As mentioned, YNAB starts with your income and asks you to give every dollar a job. Every dollar should be assigned to either a spending category or savings. In the first few days, you invest a lot of time thinking through what categories you'll need, though a few dozen are provided to help you get started. Still, they require customization. I had to add co-op fees, for example, and fitness. You can change categories later as needed. YNAB also gives you a default 'Stuff I Forgot to Budget For' category, which is handy.
The idea is to balance your budget, making sure that necessary expenses are met and you aren't overspending in any category. YNAB offers a lot of help, but reading through the text and watching videos takes time.
Part of YNAB's premise is to help people who live paycheck-to-paycheck understand where their money goes and become more aware of income and expenses. Ideally, the app and its developers want people to subsist on their monthly income without dipping into extra funds, and hopefully to even begin to save, too. It doesn't tackle more complex matters, like how to generate additional income or how to invest existing or future savings. YNAB is for much more modest individuals and households just trying to get a grip on their money.
When you spend money, you enter it as a transaction. When the transaction clears, you click on a little 'C' icon next to the entry, which turns green. The goal is to spend close to the budgeted amount of money in each category, which you'll know after the close of the month. If your estimations are wildly off, YNAB's education material can talk you through that very issue and teach you how to handle it. But all that takes some time to decipher.
As I got rolling with YNAB, I hit a few walls. For example, I had transferred a good chunk of money from one account to another. YNAB saw the money coming into one account, but not going out of the other, so it marked it as income. I looked for a transfer category and found none. I searched online and found some suggestion about marking the transfer as a recurring transaction prior to it occurring, but it wasn't a recurring transaction and it had already happened. In Mint, there's a simple option to categorize money movement as a transfer, and it takes about eight seconds to do. In YNAB, I spend half an hour trying to solve a very simple issue and coming up empty-handed.
I also had trouble categorizing money that was being spent on a credit card payment because my credit cards initially would not authorize YNAB on the same day I set it up. (A few days later, they connected without a hitch.) But until you have connected credit card accounts, you can't mark a transaction as a payment toward a credit card bill.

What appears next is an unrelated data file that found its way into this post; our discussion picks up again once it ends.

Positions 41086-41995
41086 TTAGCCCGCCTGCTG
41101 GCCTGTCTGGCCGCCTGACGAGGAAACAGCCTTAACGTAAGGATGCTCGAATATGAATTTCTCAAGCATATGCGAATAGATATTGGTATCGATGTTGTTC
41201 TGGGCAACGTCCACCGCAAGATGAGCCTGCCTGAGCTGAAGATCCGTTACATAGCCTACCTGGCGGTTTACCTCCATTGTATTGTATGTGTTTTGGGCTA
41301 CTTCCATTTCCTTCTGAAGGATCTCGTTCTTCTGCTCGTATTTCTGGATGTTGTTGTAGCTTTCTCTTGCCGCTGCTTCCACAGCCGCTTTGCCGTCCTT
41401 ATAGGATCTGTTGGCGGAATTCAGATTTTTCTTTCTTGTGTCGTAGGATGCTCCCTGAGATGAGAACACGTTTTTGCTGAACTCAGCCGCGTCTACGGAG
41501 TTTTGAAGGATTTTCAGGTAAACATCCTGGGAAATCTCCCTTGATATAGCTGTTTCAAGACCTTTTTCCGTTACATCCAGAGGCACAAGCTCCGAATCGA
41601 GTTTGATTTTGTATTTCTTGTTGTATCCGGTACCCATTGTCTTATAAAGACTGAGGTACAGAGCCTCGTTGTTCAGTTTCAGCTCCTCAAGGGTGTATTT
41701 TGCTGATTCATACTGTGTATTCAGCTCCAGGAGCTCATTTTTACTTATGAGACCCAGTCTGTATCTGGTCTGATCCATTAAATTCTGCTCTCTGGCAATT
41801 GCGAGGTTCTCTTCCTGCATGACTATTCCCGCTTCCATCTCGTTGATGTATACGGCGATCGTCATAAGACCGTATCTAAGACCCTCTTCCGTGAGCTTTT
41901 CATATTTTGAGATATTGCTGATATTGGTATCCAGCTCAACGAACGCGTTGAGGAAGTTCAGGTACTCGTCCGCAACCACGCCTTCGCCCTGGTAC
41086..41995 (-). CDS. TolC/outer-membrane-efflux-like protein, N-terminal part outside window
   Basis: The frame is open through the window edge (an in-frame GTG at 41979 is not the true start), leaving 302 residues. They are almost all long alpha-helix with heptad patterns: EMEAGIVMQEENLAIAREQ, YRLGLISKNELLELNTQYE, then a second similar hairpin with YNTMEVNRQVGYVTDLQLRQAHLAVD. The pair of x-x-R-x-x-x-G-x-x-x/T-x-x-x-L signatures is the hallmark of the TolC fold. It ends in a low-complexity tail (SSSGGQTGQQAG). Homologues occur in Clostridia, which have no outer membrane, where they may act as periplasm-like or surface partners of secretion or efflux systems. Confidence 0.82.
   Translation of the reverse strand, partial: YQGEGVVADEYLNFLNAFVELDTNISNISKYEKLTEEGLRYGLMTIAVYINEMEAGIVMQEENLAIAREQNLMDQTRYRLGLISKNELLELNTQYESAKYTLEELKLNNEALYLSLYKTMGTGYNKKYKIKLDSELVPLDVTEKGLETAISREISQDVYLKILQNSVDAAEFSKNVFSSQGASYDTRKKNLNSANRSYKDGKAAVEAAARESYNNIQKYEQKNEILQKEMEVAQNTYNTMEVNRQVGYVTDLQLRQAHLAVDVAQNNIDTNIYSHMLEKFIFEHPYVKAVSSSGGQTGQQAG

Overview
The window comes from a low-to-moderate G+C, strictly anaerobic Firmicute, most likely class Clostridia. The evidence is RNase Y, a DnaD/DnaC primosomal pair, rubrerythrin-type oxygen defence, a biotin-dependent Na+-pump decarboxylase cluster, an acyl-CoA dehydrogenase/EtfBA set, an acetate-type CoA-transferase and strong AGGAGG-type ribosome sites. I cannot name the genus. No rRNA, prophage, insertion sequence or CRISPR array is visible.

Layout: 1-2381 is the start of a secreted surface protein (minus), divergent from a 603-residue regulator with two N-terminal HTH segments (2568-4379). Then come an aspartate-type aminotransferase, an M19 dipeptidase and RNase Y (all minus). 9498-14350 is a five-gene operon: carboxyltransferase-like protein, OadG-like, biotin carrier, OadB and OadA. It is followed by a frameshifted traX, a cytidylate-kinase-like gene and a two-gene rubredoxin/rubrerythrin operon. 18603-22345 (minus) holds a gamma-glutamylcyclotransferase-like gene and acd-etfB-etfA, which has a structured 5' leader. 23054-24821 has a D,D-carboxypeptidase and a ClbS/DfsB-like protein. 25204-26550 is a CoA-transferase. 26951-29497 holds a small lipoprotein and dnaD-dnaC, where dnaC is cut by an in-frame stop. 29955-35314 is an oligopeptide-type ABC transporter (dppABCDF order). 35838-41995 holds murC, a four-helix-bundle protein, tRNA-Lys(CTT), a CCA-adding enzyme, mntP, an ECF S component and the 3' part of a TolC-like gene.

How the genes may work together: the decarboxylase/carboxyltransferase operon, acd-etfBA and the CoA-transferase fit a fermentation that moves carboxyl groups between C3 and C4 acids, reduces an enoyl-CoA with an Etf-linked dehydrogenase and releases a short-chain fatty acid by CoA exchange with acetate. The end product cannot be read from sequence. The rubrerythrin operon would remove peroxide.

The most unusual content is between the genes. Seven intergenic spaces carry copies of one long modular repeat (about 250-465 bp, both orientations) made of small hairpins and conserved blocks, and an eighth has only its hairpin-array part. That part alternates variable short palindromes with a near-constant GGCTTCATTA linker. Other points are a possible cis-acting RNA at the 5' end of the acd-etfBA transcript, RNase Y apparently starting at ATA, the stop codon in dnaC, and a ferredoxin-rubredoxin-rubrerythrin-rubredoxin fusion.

Working with cash confused me at first, too, as you have to create a 'Cash' account. You also have to 'fund' your cash account. My cash came from a withdrawal that occurred before I started using YNAB, so it wasn't in the system. I had to create a line item indicating I had taken out the cash on an earlier date to fund my cash account.
Most of these annoying problems ease as you use YNAB. Once you learn the system's quirks, you'll eventually have a smoother user experience. But it takes time to get there.
YNAB vs. Mint
YNAB feels quite different from Mint. Mint logs all your transactions automatically and does an excellent job of guessing spending categories so you don't have to. But Mint's budgeting is completely different. Instead of thinking about how much money you have to spend, Mint shows you how much money you historically have spent in any given category. Then it suggests a budget limit based on that amount. You keep an eye on how much you're spending day to day, and Mint delivers push notifications if you creep up on your ceiling. But it doesn't ask you to decide in advance where the money to fund those expenses is coming from. It doesn't ask—or help—you to plan ahead.
In some ways, it's a philosophical difference, but the result is either:
- you make a complete budget based on how much money you expect to earn and how much you think you will need, in YNAB, or
- you set spending limits on yourself based on your past history of spending, regardless of where the rest of your money goes, in Mint.
Personal Finance Apps For Mac Australia 2016
YNAB has mobile apps for Android and iOS. They work well and replicate the experience online. They don't provide some of the immediate feedback you get from Mint's mobile apps, however. Mint makes it easy to check on the status of your budgets at any time, and to get mobile notifications when you're about to hit your limit.
Do You Need a Budget?
Yahoo Finance App Mac
YNAB is a sound program with a reasonable price, although seeing as many other personal finance apps charge nothing at all or offer a free level, the $5 per month can seem like an unnecessary expense. Many people have a lot to gain from using YNAB, however, especially those who need the most basic advice about how to plan to spend no more than what they earn. But some of that planning happens in the dark..unless you use YNAB in conjunction with Mint to see what your actual expenses are each month and on average over time. The two services are not mutually exclusive. Mint remains PCMag's Editors' Choice for personal finance, but YNAB is a useful tool for learning the ground rules of budgeting and for helping you plan ahead.